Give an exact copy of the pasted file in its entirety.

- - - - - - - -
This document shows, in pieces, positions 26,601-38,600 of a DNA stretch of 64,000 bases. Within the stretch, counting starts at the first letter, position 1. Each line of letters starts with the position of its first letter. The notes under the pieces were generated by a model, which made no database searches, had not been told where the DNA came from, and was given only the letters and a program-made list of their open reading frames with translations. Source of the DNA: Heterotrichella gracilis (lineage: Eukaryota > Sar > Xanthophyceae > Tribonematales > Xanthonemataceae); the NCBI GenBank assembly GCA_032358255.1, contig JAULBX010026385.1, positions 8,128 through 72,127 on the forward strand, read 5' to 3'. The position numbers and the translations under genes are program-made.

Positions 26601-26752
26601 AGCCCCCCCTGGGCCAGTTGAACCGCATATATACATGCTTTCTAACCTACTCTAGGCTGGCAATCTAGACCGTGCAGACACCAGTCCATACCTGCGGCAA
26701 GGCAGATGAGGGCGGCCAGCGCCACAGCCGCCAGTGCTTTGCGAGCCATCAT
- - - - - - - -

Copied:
This document shows, in pieces, positions 26,601-38,600 of a DNA stretch of 64,000 bases. Within the stretch, counting starts at the first letter, position 1. Each line of letters starts with the position of its first letter. The notes under the pieces were generated by a model, which made no database searches, had not been told where the DNA came from, and was given only the letters and a program-made list of their open reading frames with translations. Source of the DNA: Heterotrichella gracilis (lineage: Eukaryota > Sar > Xanthophyceae > Tribonematales > Xanthonemataceae); the NCBI GenBank assembly GCA_032358255.1, contig JAULBX010026385.1, positions 8,128 through 72,127 on the forward strand, read 5' to 3'. The position numbers and the translations under genes are program-made.

Positions 26601-26752
26601 AGCCCCCCCTGGGCCAGTTGAACCGCATATATACATGCTTTCTAACCTACTCTAGGCTGGCAATCTAGACCGTGCAGACACCAGTCCATACCTGCGGCAA
26701 GGCAGATGAGGGCGGCCAGCGCCACAGCCGCCAGTGCTTTGCGAGCCATCAT